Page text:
The true liturgical movement (a necessary distinction given the ubiquitous misrepresentations the Council's renewal), meaning the one of Gueranger and Pius X, was done to favour authenticity in prayer by priests and faithful. It was done for souls to be immersed in the Holy Liturgy, truly praying with the Church so that this would give birth to a more authentic, intelligent Christian life. Instead in the liturgical movement there was an operation of betrayal, carried out by those who thought that facilitating was the equivalent of aiding prayer: it was not to be, as anyone with eyes can see the disaster… Christians rarely know how to pray nowadays. (If we keep in mind that the Liturgy is Jesus Christ acting and praying, i.e., something into which we enter, and our response is primarily one of adoration of God and receptivity to His Presence (in Word and Sacrament), we will probably be more inclined to "worship in spirit and in truth" and be less inclined to engage in false worship, e.g., idolatry.)There is nothing external that can substitute our conversion to sincere personal devotion, to an authentic love for Christ. Our conversion, however, worked through grace, will spring from the prayer of the Church which Tradition has given us and which is the prayer of Christ Himself.So it is necessary also for us that:1) there is a return to correct liturgy according to tradition, so that the treasure which is “prayed revelation” (an extraordinarily beautiful phrase!!!) is not lost;2) that priests and the faithful motivated intelligently, become authentic missionaries and teachers of prayer according to the heart of the Church. If the second point did not apply to us then we would fall into the same tragic error of the Council reformers who believed that it was enough to go back to something exterior (perhaps even the Old Mass) for life to be revived. (Because the Sacraments are "visible signs of invisible grace", and they actually convey (impart) what they signify (ex opere operato vs ex opere operantis), it may be too strong or even inaccurate to employ the phrase "tragic error", for to do so introduces an unnecessary dichotomy, and from that dichotomy could be construed the idea that the efficacy of the Liturgy depends more on our inner disposition than on the content (i.e., the action of Christ Himself) of the Liturgy. We must have the content and pattern of the Liturgy established by Christ. The Church prays as she believes, and believes as she prays—lex orandi, lex credendi. The Christ-revealed content comes first because revelation conditions our inner disposition and frames our response. The external form of the ritual must conform to Apostolic Tradition, the body of revealed Truth captured in the oral Tradition and the written Tradition, i.e., Holy Scripture. Recall that the Liturgy came before what we now call the New Testament scriptures. The Liturgy was/is the repository of Tradition and measure of what belonged in the collection we now call the Bible. The writings used in the Liturgy determined in large pat which books were included in the Canon of Sacred Scripture. The Liturgy contains both aspects or pillars of the Apostolic Tradition. That said, we will certainly participate more fully in Christ's action and be docile to God's grace if our inner disposition or understanding, that conversion worked through grace that was spoken of above, is oriented to (receptive toward, accepting of) the action/prayer of Christ.)May Our Lady assist us in being faithful to our task.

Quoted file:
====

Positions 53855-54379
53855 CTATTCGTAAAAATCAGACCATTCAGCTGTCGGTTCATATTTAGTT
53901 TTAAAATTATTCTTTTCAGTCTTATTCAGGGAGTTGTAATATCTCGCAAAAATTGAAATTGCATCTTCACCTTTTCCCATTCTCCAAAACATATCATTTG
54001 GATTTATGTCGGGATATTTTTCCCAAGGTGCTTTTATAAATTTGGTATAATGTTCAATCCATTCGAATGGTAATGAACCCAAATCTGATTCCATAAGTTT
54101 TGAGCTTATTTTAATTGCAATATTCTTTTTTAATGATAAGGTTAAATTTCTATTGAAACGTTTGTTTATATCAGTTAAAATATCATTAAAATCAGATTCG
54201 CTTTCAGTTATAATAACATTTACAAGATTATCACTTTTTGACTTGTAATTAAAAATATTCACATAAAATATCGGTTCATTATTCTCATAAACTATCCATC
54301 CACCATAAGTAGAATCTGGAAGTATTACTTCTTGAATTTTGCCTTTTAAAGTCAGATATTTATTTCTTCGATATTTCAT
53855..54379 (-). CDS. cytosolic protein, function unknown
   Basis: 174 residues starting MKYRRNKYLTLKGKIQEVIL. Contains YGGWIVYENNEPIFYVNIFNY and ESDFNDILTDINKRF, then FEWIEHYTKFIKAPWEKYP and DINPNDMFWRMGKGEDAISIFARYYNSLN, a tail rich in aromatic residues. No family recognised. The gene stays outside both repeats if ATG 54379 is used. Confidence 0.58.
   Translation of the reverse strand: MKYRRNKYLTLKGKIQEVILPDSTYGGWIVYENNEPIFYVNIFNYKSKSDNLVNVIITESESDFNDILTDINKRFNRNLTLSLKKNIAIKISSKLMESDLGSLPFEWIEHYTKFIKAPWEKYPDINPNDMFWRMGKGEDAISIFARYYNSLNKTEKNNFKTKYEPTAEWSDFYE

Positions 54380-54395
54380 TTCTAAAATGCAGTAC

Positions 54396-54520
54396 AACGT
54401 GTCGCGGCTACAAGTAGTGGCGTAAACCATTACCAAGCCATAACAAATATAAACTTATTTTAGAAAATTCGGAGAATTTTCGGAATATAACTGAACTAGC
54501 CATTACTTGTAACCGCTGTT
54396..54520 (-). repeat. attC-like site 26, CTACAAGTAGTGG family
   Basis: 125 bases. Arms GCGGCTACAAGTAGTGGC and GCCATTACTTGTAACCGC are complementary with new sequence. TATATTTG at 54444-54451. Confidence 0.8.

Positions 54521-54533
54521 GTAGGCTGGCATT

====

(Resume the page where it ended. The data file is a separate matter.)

We are not just material beings, but spiritual persons with a need for meaning, purpose, and fulfillment that transcends the visible confines of this world. This longing for transcendence is a longing for truth, goodness, and beauty. Truth, goodness, and beauty are called the transcendentals of being, because they are aspects of being. Everything in existence has these transcendentals to some extent. God, of course, as the source of all truth, goodness, and beauty, has these transcendentals to an infinite degree. Oftentimes, He draws us to Himself primarily through one of these transcendentals. St. Augustine, who was drawn to beauty in all its creaturely forms, found the ultimate beauty he was seeking in God, his creator, the beauty “ever ancient, ever new.”―Sister Gabriella Yi, O.P.